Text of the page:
One: a powerful PMO also means greater costs for failure. Failures are more consequential in the immediate term for the MEA and the MHA which then use their membership of the Cabinet Committee on Security to prioritise their objectives at the expense of those of other ministries. The appetite for risk within ministries has become extremely limited.

Two: individual ministries possibly lack the requisite expertise to engage in inter-ministerial coordination — one outcome of India’s recruitment of non-specialists through a general civil services examination.

In the first instance, they lack understanding of what other ministries need. For instance, the MEA will not have those well-versed in economic affairs enough to come up with solutions to problems that the commerce ministry faces or to negotiate FTAs, for example.

In the second instance, there is a lack of specialised knowledge on China. The commerce ministry might broadly be aware of some aspects of the Chinese economy — for example, that China subsidises its industries to undercut foreign competition. But it is unlikely that India’s economic policymakers understand clearly as the MEA does, for example, how China’s political system works, and the implications this has for the Chinese economy and its economic actors. China’s Communist Party-State can use or force its citizens to steal IPR or engage in industrial or other espionage as the Americans and Europeans have been discovering in recent years; and hence, India’s visa delays.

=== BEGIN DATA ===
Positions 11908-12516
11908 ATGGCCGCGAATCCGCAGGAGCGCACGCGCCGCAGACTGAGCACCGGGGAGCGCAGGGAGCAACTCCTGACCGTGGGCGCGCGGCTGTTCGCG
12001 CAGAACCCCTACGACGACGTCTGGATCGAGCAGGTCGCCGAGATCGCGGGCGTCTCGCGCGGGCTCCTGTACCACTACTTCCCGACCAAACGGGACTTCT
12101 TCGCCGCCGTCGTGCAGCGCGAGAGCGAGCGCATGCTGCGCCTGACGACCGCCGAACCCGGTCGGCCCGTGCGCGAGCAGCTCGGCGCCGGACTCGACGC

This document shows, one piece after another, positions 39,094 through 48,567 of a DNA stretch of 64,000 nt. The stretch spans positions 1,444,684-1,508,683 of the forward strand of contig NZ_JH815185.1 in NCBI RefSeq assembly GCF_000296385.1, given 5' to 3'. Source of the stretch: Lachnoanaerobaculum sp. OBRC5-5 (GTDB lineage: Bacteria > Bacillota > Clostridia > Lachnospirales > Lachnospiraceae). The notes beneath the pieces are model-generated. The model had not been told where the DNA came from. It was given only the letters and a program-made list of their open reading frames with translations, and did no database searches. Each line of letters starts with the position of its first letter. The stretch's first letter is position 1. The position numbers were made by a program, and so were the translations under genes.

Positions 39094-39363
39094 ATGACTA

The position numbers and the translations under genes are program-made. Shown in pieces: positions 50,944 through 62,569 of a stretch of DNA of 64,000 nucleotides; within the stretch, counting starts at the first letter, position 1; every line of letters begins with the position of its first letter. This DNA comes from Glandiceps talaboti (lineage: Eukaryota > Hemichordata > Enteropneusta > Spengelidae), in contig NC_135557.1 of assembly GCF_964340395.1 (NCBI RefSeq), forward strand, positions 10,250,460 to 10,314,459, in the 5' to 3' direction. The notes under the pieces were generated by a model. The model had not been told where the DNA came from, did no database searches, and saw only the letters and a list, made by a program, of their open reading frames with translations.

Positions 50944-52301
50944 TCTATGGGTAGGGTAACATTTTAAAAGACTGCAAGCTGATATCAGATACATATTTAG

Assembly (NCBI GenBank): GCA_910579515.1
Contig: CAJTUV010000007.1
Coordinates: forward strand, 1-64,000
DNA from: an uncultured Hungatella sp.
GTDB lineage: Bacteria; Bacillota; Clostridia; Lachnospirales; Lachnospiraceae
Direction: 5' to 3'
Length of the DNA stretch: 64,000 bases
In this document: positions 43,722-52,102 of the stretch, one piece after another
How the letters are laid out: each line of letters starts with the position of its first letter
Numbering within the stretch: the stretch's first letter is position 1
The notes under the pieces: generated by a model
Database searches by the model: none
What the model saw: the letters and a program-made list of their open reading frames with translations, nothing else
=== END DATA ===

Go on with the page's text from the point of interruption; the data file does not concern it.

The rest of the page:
In the third instance, individual ministries might lack adequate knowledge of even their supposed areas of competence. Has MEITY, for example, been able to enforce the ban on Chinese apps in India? Do the relevant Indian ministries possess enough knowledge of China’s legal and economic systems to anticipate problems and inform policies? To what purpose are visas delayed indefinitely? Does the MEA have the capacity to run background checks on individual Chinese?’

In a situation of ignorance or a lack of capacity, it is easier for ministries to impose open-ended restrictions on visas or apps or investments in the belief that it reduces the chances of a mishap in their domain, but without thinking about what opportunities might be lost in other domains.

It is easier for the Ministry of Commerce to complain than try to understand the ecosystem the Chinese have created at the central, provincial, and city levels to attract both FDI and cutting-edge technology. It is this reality that explains why Indian imports from China keep rising, and why India has not been able to take advantage of friendshoring.

Even as India must stay the course on an assertive security approach with China —  something that is both necessary and viable — it must also take the initiative to recalibrate the economic relationship with China considering the changed geopolitical and international economic circumstances since Galwan.


(This is the first of a two-part series on India’s economic policy towards China. The second part will appear tomorrow)

(The writer is Associate Professor, Dept. of International Relations and
Governance Studies, and Director, Centre of Excellence for Himalayan Studies, Shiv Nadar University, Delhi NCR)